Stone Temple Pilots Singer Says New Album Honors Scott Weiland, Bennington
By Andrew Magnotta
July 25, 2018
Stone Temple Pilots singer Jeff Gutt recently explained how the band's latest album pays tribute to his two late-predecessors in STP, co-founding frontman Scott Weiland and Linkin Park singer Chester Bennington, who fronted STP from 2013 - 2015.
Gutt said in a recent radio interview that recording the new album was a lot of work, but he was flattered to be given an equal voice to those of his bandmates when it came to songwriting.
"It was full freedom," he described, "but I felt the responsibility of making sure it was an STP record at the end of the day. 'Cause my whole thing was helping them continue their journey. And I feel like it was less about me; it was more about honoring Scott and honoring Chester and everyone that has ever been involved in STP and making sure that it just kept going the way it should."
Stone Temple Pilots' self-titled seventh studio album was released in March. It was Gutt's first with the band, and STP's first since Weiland's death in 2015 and Bennington's death in 2017.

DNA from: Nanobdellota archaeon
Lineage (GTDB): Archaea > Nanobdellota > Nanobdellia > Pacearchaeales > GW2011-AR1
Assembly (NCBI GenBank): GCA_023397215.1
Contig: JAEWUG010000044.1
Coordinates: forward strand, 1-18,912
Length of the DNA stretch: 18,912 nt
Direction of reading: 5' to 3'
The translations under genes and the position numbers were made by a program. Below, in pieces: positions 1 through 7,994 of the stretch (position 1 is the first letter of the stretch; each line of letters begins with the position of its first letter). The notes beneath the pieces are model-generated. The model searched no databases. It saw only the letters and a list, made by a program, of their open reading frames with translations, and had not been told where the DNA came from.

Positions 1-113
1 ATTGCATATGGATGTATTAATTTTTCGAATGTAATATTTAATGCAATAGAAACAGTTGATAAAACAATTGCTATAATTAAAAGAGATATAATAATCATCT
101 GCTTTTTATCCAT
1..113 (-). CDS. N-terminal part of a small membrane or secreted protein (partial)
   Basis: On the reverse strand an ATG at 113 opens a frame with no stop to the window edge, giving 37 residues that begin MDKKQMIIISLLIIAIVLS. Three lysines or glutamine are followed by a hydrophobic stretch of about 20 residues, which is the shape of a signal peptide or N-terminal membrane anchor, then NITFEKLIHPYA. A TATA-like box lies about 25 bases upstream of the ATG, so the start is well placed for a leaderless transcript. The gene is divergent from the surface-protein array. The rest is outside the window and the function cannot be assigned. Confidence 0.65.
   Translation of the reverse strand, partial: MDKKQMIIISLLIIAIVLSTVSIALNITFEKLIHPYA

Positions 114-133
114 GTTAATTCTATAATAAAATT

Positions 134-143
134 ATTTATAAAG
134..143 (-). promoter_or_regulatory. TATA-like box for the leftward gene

Gutt was unveiled at STP's new frontman last November. His bandmates have offered nothing but praise for Gutt publicly since his debut.
Bassist Robert DeLeo said in a June interview that Gutt's inclusion in the band has allowed them to dig into songs they haven't performed live in years.
"I think we have a chance to get into some material we weren't able to get into, and I think we're becoming a better band because of that," Robert said. "We're really just focusing on the music and [tightening up]...it's been great. I never thought I'd say that after 30 years..."
Gutt himself has said that the band hasn't placed any restrictions on him in terms of singing material by Weiland. Although, Gutt clarified that he, personally, doesn't feel comfortable singing the band's 1999 hit "Sour Girl."
"...I have a particular thing with 'Sour Girl,'" he said, "just because I feel it's written… it's a personal message, so I don't know… To me, that one's a little off limits. But other than that, I'm game."
Weiland wrote in his autobiography that the song was about his marriage to and divorce from his first wife.
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